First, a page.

2. The combination of any electrically conductive cable 1, having a central non-metallic fibrous core coated with an electrically conductive carbonaceous material encompassed by an electrically insulating outer cover of radially inwardly contractingr elastic material for compressing said fibers radiallytogether, a connector having a shank extending axially inwardly from one end of said cable and being disposed in said central fibrous core in intimate contact with said electrically conductive coating, the inner end of said shank being tapered to spread said fibers to facilitate inserting said connector axially into said cable,` the opposite end of said shank having, an enlarged head for abutting said end of said cable and being adapted to receive electrically conductive means, said shank including a plurality of gripping means, said gripping means being disposed axially along said shank andv projecting radially from said shank into said fibers, said elastic cover compressing said fibers radially inwardly against said grippers for causing said grippers to be embedded in said fibers.
3, The combination of an electrically conductive cable having a central non-metallic fibrous core coated with an electrically conductive carbonaceous material encompassed by an electrically insulating outer cover of radially inwardly contracting elastic material for compressing said fibers together, a connector having a shank extending axially inwardly fromone end ofsaid cable and being disposed in said central fibrous core in intimate Contact with saidV electrically conductive coating, the inner end of said shank being tapered for spreading said fibers to facilitate inserting* said connector axially f into said cable and the other end of said shank having an enlarged head for abuttingv saidV end of said cable and being adapted to receive electrically conductive means, said shank including a plurality of barbs projecting radially outwardly from said shank into said fibers, said barbs being circumferentially and axially staggered on said shank and axially inclined towards said head for spreadingA said fibers apart when said shank is inserted axially into said conductor, said outer cover compressing said fibers radially inwardly for embedding said barbs therein.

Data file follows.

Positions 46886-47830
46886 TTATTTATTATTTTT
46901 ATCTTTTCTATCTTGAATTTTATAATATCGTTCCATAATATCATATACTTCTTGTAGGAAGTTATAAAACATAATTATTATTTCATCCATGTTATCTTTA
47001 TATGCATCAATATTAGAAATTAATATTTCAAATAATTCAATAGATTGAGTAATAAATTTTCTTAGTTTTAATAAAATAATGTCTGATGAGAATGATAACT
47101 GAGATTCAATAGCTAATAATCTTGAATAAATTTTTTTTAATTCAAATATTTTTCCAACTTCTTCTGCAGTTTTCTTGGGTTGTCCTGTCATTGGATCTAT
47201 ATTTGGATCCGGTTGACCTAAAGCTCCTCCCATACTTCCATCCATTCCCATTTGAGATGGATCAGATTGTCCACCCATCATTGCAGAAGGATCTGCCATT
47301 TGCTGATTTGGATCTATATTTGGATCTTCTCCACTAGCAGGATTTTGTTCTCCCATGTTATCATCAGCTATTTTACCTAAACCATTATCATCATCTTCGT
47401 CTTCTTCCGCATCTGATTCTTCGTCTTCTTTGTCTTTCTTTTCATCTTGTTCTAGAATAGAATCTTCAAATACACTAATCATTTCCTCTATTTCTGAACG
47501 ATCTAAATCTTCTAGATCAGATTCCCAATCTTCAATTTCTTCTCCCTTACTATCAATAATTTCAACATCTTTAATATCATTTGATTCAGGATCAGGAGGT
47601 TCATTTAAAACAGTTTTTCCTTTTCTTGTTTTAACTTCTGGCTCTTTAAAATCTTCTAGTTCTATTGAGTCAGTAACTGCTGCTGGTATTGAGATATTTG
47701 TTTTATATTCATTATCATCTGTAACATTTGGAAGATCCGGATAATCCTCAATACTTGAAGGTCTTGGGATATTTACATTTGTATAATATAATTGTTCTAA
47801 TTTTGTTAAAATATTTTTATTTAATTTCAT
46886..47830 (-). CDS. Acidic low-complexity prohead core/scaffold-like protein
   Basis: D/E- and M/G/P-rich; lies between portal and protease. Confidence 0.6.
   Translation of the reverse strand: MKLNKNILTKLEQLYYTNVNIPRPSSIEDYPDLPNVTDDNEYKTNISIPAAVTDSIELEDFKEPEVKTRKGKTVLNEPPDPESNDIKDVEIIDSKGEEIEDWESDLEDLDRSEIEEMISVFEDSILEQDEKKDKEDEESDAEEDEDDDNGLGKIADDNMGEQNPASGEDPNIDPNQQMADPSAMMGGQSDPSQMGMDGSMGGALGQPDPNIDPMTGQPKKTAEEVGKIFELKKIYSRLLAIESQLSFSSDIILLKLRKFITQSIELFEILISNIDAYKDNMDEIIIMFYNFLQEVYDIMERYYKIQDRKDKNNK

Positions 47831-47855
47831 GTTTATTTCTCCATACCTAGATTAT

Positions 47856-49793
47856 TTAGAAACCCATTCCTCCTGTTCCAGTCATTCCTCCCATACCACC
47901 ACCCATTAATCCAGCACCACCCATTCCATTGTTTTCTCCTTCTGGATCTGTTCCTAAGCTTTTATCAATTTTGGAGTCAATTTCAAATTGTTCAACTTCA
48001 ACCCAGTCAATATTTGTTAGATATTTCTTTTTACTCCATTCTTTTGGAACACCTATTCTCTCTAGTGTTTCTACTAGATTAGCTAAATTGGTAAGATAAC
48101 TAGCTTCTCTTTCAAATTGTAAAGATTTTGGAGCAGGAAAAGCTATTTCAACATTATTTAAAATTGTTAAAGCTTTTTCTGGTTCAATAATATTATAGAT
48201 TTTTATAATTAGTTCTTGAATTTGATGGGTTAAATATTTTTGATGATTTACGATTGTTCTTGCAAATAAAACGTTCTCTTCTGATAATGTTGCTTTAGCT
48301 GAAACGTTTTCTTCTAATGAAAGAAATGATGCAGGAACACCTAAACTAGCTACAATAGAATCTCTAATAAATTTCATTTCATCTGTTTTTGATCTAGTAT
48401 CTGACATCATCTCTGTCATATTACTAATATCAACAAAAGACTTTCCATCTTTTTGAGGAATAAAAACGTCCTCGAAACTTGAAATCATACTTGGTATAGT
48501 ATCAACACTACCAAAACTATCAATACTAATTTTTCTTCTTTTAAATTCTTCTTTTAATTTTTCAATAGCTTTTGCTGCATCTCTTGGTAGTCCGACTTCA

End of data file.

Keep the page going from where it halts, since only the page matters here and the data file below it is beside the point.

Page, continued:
References Citedr in the file of this patent UNITED STATES PATENTS 1,175,343 Conrad Mar. 14', 1916 1,218,571V Lawton Mar. 6, 19-17 1,420,657 Kelly JuneV 27, 1922 1,425,384 euy Aug. s, 1922 1,484,202 Baker Feb. 19, 1924 1,532,882 Carpenter Apr. 7, 1925 1,909,248 Benkelman May 16, 1933 2,192,760 Thorson Mar. 5, 1940 FOREIGN PATENTS 214,525 Great Britain Apr. 24, 1924 162,606 Great Britain May 5, 1921